National Fuel Geyser Awareness
What is a fuel geyser?
The rapid and energetic expulsion of heated fuel in a closed container when a fuel container is quickly depressurized. Heat and agitation causes the pressure increase. A delayed fuel geyser can occur after the fuel container is opened.
What does a fuel geyser look like?
Why is this important to me?
Over the last two years three significant burn injuries have occurred on prescribed fire and wildland fire incidents. Many additional fuel geyser incidents have been reported. These events happen frequently and have the potential to harm users of power equipment and people refueling power equipment. If you experience or have experienced a fuel geyser please report it.
The following reports contain incidents where fuel geysers have occurred:
- Oak Mesa Fire Lessons Learned (2008)
- Chainsaw Vapor Lock Accident (2013)
- Rock Ridge Fire Burn Injury (2014)
- Willow Peak Firefighter Burn Injury FLA (2015)
- Chainsaw Safety Assessment Team Final Report (2015)
- Chainsaw Fuel Cap Near Miss RLS (2016)
What do I need to know to protect myself?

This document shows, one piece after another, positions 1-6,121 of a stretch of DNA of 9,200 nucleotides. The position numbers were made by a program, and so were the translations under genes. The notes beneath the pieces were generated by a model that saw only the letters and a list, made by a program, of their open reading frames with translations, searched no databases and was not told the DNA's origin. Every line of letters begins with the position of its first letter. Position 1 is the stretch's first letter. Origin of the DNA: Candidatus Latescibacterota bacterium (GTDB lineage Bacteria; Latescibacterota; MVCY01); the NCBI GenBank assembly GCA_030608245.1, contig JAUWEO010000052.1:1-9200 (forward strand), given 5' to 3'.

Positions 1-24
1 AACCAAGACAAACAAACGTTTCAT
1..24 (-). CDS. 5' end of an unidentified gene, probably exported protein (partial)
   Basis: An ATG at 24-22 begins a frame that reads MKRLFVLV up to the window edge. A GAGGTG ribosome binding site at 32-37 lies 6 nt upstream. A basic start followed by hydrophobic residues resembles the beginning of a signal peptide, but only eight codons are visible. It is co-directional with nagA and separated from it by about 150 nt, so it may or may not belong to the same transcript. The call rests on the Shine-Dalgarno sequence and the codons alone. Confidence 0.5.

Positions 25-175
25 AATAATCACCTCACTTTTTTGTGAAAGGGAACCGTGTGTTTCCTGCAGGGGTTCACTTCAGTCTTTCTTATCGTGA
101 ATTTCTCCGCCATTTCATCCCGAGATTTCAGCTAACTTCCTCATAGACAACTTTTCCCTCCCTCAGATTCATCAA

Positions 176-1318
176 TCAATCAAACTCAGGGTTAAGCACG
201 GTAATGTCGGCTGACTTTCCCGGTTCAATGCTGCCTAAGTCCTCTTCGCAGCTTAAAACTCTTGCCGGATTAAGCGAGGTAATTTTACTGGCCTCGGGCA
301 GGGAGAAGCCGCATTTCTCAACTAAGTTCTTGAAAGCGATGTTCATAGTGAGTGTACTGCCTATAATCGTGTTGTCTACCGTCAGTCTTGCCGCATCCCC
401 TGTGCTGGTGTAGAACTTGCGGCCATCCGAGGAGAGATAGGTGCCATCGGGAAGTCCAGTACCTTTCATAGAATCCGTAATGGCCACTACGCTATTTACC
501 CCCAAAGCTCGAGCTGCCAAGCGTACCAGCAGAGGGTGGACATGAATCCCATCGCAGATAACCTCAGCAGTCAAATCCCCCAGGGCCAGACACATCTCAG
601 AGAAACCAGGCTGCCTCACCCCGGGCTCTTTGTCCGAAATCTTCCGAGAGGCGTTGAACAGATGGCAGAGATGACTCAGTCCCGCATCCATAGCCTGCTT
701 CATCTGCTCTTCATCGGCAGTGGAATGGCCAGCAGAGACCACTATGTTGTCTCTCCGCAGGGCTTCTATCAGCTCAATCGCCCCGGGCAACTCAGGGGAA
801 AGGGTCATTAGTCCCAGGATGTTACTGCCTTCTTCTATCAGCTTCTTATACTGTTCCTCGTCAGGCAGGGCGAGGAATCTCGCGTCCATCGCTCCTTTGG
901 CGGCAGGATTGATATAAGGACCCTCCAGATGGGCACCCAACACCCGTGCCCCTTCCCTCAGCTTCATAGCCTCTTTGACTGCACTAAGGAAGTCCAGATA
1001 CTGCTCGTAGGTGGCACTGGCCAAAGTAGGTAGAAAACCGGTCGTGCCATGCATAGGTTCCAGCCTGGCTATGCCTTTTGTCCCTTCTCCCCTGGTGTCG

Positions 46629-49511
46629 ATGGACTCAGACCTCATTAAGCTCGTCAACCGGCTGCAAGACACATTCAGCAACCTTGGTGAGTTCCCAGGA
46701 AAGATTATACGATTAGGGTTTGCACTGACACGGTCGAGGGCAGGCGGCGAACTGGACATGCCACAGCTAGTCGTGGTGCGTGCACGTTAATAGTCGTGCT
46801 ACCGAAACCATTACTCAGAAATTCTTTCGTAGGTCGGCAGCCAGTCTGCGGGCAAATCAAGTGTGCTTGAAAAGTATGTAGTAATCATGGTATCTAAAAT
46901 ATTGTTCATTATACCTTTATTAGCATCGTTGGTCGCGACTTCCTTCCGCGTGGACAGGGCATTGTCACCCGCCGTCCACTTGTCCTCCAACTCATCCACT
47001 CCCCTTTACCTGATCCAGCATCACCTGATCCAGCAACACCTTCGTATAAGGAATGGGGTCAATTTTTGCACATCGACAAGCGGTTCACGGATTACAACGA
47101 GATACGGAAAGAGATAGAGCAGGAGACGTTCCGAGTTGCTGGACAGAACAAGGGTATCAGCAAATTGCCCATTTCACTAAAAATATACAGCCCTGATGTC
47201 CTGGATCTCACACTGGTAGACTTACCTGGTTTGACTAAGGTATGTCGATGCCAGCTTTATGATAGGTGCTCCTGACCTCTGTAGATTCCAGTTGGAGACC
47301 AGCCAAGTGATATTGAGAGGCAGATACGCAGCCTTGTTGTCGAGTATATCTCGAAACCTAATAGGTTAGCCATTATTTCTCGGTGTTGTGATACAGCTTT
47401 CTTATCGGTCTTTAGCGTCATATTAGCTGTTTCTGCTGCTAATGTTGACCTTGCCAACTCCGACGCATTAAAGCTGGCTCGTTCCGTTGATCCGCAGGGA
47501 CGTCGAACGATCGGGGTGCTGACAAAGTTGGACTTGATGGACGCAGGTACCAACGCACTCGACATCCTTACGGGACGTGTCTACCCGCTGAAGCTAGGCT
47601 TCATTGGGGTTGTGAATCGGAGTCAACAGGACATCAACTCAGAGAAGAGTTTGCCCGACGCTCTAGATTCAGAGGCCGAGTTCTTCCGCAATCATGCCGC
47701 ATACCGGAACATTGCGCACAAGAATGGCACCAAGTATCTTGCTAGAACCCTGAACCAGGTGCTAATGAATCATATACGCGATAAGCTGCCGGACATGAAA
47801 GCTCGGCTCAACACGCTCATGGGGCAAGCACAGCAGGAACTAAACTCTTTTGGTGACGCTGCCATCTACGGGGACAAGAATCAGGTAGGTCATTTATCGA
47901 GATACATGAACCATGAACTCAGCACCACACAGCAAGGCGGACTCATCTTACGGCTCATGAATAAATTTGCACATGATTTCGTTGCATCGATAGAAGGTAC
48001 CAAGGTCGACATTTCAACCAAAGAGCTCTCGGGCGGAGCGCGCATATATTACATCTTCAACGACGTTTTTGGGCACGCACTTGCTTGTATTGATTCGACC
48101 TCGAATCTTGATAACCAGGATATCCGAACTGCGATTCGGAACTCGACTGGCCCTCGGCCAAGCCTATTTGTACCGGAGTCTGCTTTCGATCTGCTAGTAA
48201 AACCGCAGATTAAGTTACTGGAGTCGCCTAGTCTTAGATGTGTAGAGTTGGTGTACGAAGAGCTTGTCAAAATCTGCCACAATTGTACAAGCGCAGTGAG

Fuel geysers can happen anytime when there is fuel, heat & pressure from small gasoline-powered engines, chainsaws, leaf blowers, portable pumps, even when opening fuel transport containers.
Fuel geysers have resulted in injury when sprayed fuel and vapor ignite.
Appropriate precautions when there is fuel, heat & pressure, may prevent significant burns in the event of fuel spray.
- Always assume fuel tanks and fuel containers are pressurized.
- Ensure the cap is correctly secured.
- Always check fuel levels before opening the fuel tank or filler cap. Fuel levels greater than ½ tank may geyser.
- Open cap slowly and if able, direct potential spray away.
- Cover the cap with a rag to contain potential fuel geyser spray.
- Always check fuel levels before opening a fuel cap.
- Be extra vigilant when equipment is running poorly with fuel levels above ½ tank.
- Move at least 20 feet or more from any heat source.
- Start the saw at least 10 feet from the fueling area.
- Do not use fuel older than one month.
If the equipment is running poorly or vapor lock is suspected:
- Do not open fuel cap. Relieving the pressure does not alleviate a “vapor lock” equipment.
- Check fuel level through the tank or use the bar oil level to gage fuel level.
- If fuel level is over ½ full, DO NOT open the tank.
- Allow the equipment to thoroughly cool. This could take over 45 minutes.
- When the equipment is cool, restart the equipment.
It’s YOUR job to protect yourself and others. Know how to handle your equipment to avoid fuel geysers anytime there is fuel, heat & pressure.
What should I do If I experience a fuel geyser?
Please REPORT every fuel geyser incident you experience!
The information you provide our engineers can mean the difference between one of our employees getting injured or not.
To report an incident go to https://www.nwcg.gov/committees/equipment-technology-committee/fuel-geyser-incident-reporting-form
Location of Incidents
Video: USFS - Fuel Geysering: Predictable?